Appeals of Maryland, subject generally to the time and manner provided for taking appeal to
the Court of Appeals."

Thus there is no statutory provision for judicial participation in the procedure which bars a
film, nor even assurance of prompt judicial review. Risk of delay is built into the Maryland
procedure, as is borne out by experience; in the only reported case indicating the length of
time required to complete an appeal, the initial judicial determination has taken four months
and final vindication of the film on appellate review, six months. United Artists Corp. v.
Maryland State Board of Censors, 210 Md. 586, 124 A. 2d 292.

In the light of the difference between the issues presented here and in Times Film, the Court
of Appeals erred in saying that, since appellant's refusal to submit the film to the Board was

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a violation only of 2, "he has restricted himself to an attack on that section [56] alone, and
lacks standing to challenge any of the other provisions (or alleged shortcomings) of the
statute." 233 Md., at 505, 197 A. 2d, at 236. Appellant has not challenged the submission
requirement in a vacuum but in a concrete statutory context. His contention is that 2
effects an invalid prior restraint because the structure of the other provisions of the statute
contributes to the infirmity of 2; he does not assert that the other provisions are
independently invalid.

In the area of freedom of expression it is well established that one has standing to challenge
a statute on the ground that it delegates overly broad licensing discretion to an
administrative office, whether or not his conduct could be proscribed by a properly drawn
statute, and whether or not he applied for a license. "One who might have had a license for
the asking may . . . call into question the whole scheme of licensing when he is prosecuted
for failure to procure it." Thornhill v. Alabama, 310 U.S. 88, 97; see Staub v. City of
Baxley, 355 U.S. 313, 319; Saia v. New York, 334 U.S. 558; Thomas v. Collins, 323 U.S.
516; Hague v. CIO, 307 U.S. 496; Lovell v. City of Griffin, 303 U.S. 444, 452-453. Standing is
recognized in such cases because of the ". . . danger of tolerating, in the area of First
Amendment freedoms, the existence of a penal statute susceptible of sweeping and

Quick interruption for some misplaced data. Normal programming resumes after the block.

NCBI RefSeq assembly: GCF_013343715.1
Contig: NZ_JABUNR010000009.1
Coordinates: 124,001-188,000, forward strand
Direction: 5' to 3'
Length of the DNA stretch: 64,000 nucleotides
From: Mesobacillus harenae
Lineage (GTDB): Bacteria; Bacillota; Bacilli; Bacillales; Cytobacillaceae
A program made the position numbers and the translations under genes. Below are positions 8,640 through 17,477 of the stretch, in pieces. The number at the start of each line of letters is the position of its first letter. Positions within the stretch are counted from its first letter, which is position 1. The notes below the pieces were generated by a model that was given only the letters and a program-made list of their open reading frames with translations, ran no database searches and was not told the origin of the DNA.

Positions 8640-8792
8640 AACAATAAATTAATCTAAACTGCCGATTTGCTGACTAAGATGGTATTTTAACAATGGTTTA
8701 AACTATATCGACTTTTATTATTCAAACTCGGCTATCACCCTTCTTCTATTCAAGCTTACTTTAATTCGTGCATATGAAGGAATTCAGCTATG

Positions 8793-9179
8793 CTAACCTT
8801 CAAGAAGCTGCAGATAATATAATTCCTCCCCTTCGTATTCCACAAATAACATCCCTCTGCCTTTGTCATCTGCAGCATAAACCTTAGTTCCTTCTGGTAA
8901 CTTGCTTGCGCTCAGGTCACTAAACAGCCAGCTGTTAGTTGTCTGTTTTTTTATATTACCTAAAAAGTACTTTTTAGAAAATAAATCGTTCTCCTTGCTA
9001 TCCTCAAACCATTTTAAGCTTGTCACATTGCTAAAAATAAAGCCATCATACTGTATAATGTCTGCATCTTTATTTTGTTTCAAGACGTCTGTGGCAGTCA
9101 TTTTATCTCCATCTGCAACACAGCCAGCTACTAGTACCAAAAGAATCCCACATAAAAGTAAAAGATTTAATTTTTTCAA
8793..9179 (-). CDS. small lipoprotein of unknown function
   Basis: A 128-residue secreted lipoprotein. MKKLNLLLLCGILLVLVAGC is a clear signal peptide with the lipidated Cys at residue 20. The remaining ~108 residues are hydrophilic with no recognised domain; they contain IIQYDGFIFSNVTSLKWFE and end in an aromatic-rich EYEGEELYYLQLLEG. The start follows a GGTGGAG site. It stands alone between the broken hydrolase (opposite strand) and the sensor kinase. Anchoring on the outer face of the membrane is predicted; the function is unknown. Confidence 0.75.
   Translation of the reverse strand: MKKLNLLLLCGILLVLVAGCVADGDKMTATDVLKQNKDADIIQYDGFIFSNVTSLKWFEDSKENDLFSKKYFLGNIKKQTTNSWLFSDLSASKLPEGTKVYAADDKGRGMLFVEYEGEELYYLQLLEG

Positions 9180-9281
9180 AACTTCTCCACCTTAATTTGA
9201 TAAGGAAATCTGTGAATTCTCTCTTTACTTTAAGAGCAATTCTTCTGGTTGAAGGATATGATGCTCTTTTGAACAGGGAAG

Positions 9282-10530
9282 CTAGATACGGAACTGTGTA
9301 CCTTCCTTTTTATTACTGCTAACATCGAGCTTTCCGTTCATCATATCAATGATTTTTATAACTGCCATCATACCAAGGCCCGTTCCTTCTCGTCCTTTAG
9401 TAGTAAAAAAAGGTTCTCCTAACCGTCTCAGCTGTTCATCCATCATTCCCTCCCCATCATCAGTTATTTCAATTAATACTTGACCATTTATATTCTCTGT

improper application." NAACP v. Button, 371 U.S. 415, 433; see also Amsterdam, Note, The
Void-for-Vagueness Doctrine in the Supreme Court, 109 U. Pa. L. Rev. 67, 75-76, 80-81, 96-
104 (1960). Although we have no occasion to decide whether the vice of overbroadness
infects the Maryland statute, [note 3] we think that appellant's assertion of a similar [57]
danger in the Maryland apparatus of censorship--one always fraught with danger and viewed
with suspicion--gives him standing to make that challenge. In substance his argument is
that, because the apparatus operates in a statutory context in which judicial review may be
too little and too late, the Maryland statute lacks sufficient safeguards for confining the
censor's action to judicially determined constitutional limits, and therefore contains the
same vice as a statute delegating excessive administrative discretion.

II

Although the Court has said that motion pictures are not "necessarily subject to the precise
rules governing any other particular method of expression," Joseph Burstyn, Inc. v.
Wilson, 343 U.S. 495, 503, it is as true here as of other forms of expression that "any system
of prior restraints of expression comes to this Court bearing a heavy presumption against its
constitutional validity." Bantam Books, Inc. v. Sullivan, supra, at 70. ". . . Under the
Fourteenth Amendment, a State is not free to adopt whatever procedures it pleases for
dealing with obscenity . . . without regard to the possible consequences for constitutionally
protected speech." Marcus v. Search Warrant, 367 U.S. 717, 731. The administration of a
censorship system for motion pictures presents peculiar dangers to constitutionally
protected speech. Unlike a prosecution for obscenity, a censorship proceeding puts the
initial burden on the exhibitor or distributor. Because the censor's business is to censor,
there inheres the danger that he may well be less responsive than a court--part of an
independent branch of government--to the [58] constitutionally protected interests in free
expression. [note 4 ]And if it is made unduly onerous, by reason of delay or otherwise, to
seek judicial review, the censor's determination may in practice be final.

Applying the settled rule of our cases, we hold that a noncriminal process which requires the
prior submission of a film to a censor avoids constitutional infirmity only if it takes place
under procedural safeguards designed to obviate the dangers of a censorship system. First,
the burden of proving that the film is unprotected expression must rest on the censor. As we
said in Speiser v. Randall, 357 U.S. 513, 526, "Where the transcendent value of speech is
involved, due process certainly requires . . . that the State bear the burden of persuasion to
show that the appellants engaged in criminal speech." Second, while the State may require

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advance submission of all films, in order to proceed effectively to bar all showings of
unprotected films, the requirement cannot be administered in a manner which would lend an
effect of finality to the censor's determination whether a film constitutes protected
expression. The teaching of our cases is that, because only a judicial determination in an
adversary proceeding ensures the necessary sensitivity to freedom of expression, only a
procedure requiring a judicial determination suffices to impose a valid final restraint.
See Bantam Books, Inc. v. Sullivan, supra; A Quantity of Books v. Kansas, 378 U.S.
205; Marcus v. Search Warrant, supra; Manual Enterprises, Inc. v. Day, 370 U.S. 478, 518-
519. To this end, the exhibitor must be assured, by [59] statute or authoritative judicial